The play focuses on the boy’s first day at work where his job is explained to him by an experienced usher named Carl: prevent patrons from accessing the stairs to the upper galleries, where, we understand, fornication happens. A girl manages to sneak by while Carl and the boy aren’t paying attention, spilling some popcorn on the floor. Soon after, the manager of the Joy Rio, Mr. Kroger, appears and begins to chastise Carl for not doing his job. An argument ensues, and Carl begins to vent his frustrations that have piled up over the last ten years, essentially accusing Mr. Kroger of abuse and homosexuality. Carl eventually burns his uniform in a gesture meant to symbolically end his ties with the Joy Rio and is led away by the police.
The boy is left alone and decides to leave before he’s fired, but is, in the end, agonizingly tempted by Gladys who goes up the stairs and invites him to join her. We can tell that he’s about to lose his innocence, like so many others have in the gallery above. Moschovakis and Roessel make the observation in Mister Paradise: And Other One-Act Plays that “…in Williams’ own poem, ‘The Dangerous Painters,’ the most disturbing artwork is that which can only be found at the top of a flight of stairs:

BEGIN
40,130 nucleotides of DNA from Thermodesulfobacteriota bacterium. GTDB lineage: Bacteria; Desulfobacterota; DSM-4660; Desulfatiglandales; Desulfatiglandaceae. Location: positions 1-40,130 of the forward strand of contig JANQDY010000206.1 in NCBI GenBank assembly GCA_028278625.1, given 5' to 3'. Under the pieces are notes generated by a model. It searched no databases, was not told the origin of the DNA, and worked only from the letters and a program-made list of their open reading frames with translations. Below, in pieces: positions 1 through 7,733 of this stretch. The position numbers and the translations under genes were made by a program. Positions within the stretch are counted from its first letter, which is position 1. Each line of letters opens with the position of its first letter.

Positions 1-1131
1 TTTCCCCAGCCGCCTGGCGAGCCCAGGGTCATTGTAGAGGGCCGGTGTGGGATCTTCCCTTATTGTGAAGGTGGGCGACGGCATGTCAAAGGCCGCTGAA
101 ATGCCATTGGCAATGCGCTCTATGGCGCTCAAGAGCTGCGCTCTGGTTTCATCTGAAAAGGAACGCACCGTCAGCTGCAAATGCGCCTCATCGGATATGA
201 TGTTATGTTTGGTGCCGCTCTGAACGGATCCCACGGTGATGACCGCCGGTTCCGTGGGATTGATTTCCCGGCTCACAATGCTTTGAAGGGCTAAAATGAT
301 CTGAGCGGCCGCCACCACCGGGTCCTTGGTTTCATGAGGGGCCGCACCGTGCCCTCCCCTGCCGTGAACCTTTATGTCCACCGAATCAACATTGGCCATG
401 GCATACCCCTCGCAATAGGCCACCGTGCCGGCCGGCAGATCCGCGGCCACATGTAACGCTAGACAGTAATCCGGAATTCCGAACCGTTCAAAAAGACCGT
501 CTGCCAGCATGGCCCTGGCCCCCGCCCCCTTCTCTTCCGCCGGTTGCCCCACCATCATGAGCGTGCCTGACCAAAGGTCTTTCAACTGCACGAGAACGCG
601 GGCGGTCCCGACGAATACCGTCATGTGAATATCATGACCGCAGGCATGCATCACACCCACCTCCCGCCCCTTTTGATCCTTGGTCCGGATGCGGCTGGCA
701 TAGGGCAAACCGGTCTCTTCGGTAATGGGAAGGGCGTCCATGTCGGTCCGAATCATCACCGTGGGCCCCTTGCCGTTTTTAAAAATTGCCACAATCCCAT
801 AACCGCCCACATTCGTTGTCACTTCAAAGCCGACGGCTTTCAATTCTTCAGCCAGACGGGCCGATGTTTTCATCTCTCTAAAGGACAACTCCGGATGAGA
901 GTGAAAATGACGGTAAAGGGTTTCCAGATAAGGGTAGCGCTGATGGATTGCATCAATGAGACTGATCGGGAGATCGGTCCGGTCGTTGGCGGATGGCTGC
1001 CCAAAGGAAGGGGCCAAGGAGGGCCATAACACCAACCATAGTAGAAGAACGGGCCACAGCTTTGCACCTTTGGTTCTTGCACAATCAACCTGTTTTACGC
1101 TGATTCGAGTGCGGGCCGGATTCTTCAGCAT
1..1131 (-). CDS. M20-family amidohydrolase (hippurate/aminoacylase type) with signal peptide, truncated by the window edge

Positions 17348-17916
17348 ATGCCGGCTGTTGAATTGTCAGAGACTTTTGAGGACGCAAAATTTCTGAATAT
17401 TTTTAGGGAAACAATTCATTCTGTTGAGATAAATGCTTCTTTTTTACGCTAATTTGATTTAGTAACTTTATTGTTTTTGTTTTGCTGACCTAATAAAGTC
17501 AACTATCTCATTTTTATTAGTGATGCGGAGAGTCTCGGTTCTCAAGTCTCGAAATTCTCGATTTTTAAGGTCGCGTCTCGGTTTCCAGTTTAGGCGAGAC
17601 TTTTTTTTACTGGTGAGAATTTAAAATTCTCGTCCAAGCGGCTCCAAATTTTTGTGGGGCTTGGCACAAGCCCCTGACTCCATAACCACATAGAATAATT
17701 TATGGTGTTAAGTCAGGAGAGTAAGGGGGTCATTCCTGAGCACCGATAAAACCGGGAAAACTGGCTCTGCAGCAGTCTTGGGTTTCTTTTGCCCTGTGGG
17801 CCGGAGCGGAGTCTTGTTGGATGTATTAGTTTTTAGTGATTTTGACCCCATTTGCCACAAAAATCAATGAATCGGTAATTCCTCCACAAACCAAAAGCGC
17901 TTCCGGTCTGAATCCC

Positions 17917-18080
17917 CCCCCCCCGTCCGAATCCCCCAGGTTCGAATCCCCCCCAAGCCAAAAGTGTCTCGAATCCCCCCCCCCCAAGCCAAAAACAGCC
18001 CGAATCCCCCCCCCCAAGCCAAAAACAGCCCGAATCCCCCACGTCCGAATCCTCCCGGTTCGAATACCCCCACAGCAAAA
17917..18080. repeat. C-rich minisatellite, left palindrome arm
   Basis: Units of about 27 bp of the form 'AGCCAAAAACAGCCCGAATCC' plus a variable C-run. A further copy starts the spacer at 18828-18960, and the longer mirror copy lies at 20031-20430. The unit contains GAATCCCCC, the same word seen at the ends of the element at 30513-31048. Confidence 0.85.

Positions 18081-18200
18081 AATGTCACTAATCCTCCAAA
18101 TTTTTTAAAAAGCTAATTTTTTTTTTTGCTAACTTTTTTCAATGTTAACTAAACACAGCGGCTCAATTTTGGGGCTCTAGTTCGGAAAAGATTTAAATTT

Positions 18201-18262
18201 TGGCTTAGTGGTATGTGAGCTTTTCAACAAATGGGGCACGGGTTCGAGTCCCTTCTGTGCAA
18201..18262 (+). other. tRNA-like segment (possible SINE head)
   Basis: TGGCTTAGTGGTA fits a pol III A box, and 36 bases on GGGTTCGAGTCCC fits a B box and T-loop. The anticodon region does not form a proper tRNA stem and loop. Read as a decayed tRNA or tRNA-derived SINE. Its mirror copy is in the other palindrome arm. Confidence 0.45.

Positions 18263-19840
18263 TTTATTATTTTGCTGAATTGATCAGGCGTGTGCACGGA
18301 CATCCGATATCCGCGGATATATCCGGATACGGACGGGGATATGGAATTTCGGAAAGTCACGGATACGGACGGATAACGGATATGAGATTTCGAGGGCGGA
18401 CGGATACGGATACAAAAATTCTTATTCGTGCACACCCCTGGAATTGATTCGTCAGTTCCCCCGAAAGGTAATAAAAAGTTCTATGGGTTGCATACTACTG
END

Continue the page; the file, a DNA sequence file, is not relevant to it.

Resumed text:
I told him about the galleries upstairs,
the gilt and velour insulation of dangerous painters.
We feel instinctively that the poems of the young usher will improve, once he makes the decision to go upstairs…”
About this Edition of the plays
The plays in Tennessee are housed in a solander box with a soft, black, matte finish and the word ‘Tennessee’ stamped on the front while the interior is lined with dark suede luxe for a soft finish. The inside cover of the box has an enclosure that keeps three additional prints of other Tennessee Williams characters, while the other side contains the three volumes.
Each volume is 18″ x 14″, and together, they’re quite heavy and sturdy. The binding has a dark, matte finish, with the titles being mostly glossy but with bits of coloured highlights. Overall, a very sophisticated look, if a bit hard to keep free of lint.